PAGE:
Iran assumes that the sanctions leave it enough space to continue the negotiations that stalled in August, without the threat of military attack. As Iran sees it, the resolution is a blow to the United States, because Iran demanded throughout the negotiation rounds the U.S.'s commitment not to attack it. The U.S. refused to make such an undertaking and now the UN resolution rules out the military option, at least for the time being.
The major obstacles the UN resolution encountered and the number of concessions European nations and the U.S. had to make, strengthen Iran's assumption that the UN would have difficulty adopting harsher sanctions. Moreover, Tehran sees its international relations¬ from trade and oil agreements with India, Pakistan and Turkey, to its considerable influence in Iraq and its economic and political ties with Russia ¬ as an effective block against worse punishment.
Despite the defeat Ahmadinejad suffered in the local elections, he can rely on public opinion, in addition to the radical stream in the Iranian government. Recent polls indicate that a large part of the public agrees with the government's position that the nuclear program is intended for peaceful purposes and that Iran has the full right to develop it.

Continued (Permanent Link)

Iran vows to drive nuclear program at 'full speed'

Last update - 09:35 24/12/2006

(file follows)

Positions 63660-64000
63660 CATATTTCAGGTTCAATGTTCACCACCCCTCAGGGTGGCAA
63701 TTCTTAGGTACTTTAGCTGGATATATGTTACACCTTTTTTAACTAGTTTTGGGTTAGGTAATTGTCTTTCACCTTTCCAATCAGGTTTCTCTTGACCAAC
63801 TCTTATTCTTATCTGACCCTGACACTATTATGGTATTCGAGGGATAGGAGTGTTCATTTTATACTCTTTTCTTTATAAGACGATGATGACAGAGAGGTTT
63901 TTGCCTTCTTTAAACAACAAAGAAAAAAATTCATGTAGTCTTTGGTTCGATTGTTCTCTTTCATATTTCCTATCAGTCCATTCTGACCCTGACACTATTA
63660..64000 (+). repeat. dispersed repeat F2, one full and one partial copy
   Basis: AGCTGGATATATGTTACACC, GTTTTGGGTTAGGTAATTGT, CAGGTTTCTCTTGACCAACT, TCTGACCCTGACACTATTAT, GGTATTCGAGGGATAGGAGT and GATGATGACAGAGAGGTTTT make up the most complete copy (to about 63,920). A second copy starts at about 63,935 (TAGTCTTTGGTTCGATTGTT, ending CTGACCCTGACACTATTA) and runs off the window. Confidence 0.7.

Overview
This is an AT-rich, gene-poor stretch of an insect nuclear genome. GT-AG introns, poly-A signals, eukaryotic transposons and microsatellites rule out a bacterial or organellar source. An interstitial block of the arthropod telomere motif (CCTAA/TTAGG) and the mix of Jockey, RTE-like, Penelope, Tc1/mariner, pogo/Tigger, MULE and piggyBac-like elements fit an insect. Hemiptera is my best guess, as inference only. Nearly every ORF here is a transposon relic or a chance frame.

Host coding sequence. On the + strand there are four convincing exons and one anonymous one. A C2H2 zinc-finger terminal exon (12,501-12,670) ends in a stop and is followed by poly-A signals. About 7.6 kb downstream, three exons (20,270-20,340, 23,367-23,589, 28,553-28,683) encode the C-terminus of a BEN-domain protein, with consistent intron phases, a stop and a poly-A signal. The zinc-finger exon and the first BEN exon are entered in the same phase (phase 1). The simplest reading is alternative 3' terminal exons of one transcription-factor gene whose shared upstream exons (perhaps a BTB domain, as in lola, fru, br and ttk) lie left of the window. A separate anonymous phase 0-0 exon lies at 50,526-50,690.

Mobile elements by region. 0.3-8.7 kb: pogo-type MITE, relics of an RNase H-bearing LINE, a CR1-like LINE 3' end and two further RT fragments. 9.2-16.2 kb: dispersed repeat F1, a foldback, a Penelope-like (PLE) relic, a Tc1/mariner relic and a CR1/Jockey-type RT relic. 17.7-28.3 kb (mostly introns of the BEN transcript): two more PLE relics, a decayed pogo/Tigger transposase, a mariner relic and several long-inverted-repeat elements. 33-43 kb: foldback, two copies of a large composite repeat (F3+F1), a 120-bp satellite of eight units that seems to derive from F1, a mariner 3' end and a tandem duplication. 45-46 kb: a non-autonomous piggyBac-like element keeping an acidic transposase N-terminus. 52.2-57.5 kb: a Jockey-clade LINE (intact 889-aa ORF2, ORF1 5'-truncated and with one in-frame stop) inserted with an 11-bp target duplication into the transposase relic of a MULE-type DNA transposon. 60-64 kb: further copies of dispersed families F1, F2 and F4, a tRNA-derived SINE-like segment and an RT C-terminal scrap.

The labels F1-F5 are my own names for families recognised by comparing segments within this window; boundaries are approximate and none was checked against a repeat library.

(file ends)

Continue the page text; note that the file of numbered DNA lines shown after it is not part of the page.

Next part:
Iran vows to drive nuclear program at 'full speed'
By Haaretz Service and Agencies

Iran's top nuclear negotiator said the country will push forward immediately with efforts to enrich uranium, after the UN Security Council imposed sanctions designed to stop the nuclear efforts, a newspaper reported Sunday.
"From Sunday morning, we will begin activities at Natanz - site of 3,000 centrifuge machines - and we will drive it with full speed. It will be our immediate response to the resolution," the Kayhan newspaper quoted Ali Larijani, Iran's top nuclear negotiator, as saying.
On Saturday, the Security Council voted unanimously to impose sanctions on Iran for refusing to suspend uranium enrichment, increasing international pressure on the government to prove that it is not trying to make nuclear weapons. The resolution, which was sponsored by Britain, Germany, and France, was approved in a 15-0 vote that included a yes vote by Qatar.
International Atomic Energy Agency (IAEA) Director Mohamed ElBaradei said Saturday. that his agency is ready to implement the UN Security Council resolution on Iran.
"The agency will implement the relevant parts of the UNSC resolution that relates to its work," the IAEA said. According to diplomats close to the IAEA the resolution "does not ask much" of the UN nuclear watchdog, only to limit its technical cooperation with Iran, excepting fields like food or agriculture.
Iran formally rejected the council's decision, calling the sanctions illegal and vowing to continue its nuclear program. Iran's parliament speaker said prior to the vote that parliament would alter the Islamic Republic's relationship with the UN's International Atomic Energy Agency (IAEA) nuclear watchdog if the sanctions were approved.
"Today we are placing Iran in the small category of states under Security Council sanctions," acting U.S. Ambassador Alejandro Wolff told the council before the vote.
"We will not hesitate to return to this body to seek further action should Iran fail to comply," Wolff added.
Russia's UN Ambassador Vitaly Churkin, who was successful in watering down parts of the resolution, emphasized however that the resolution did not permit any use of force.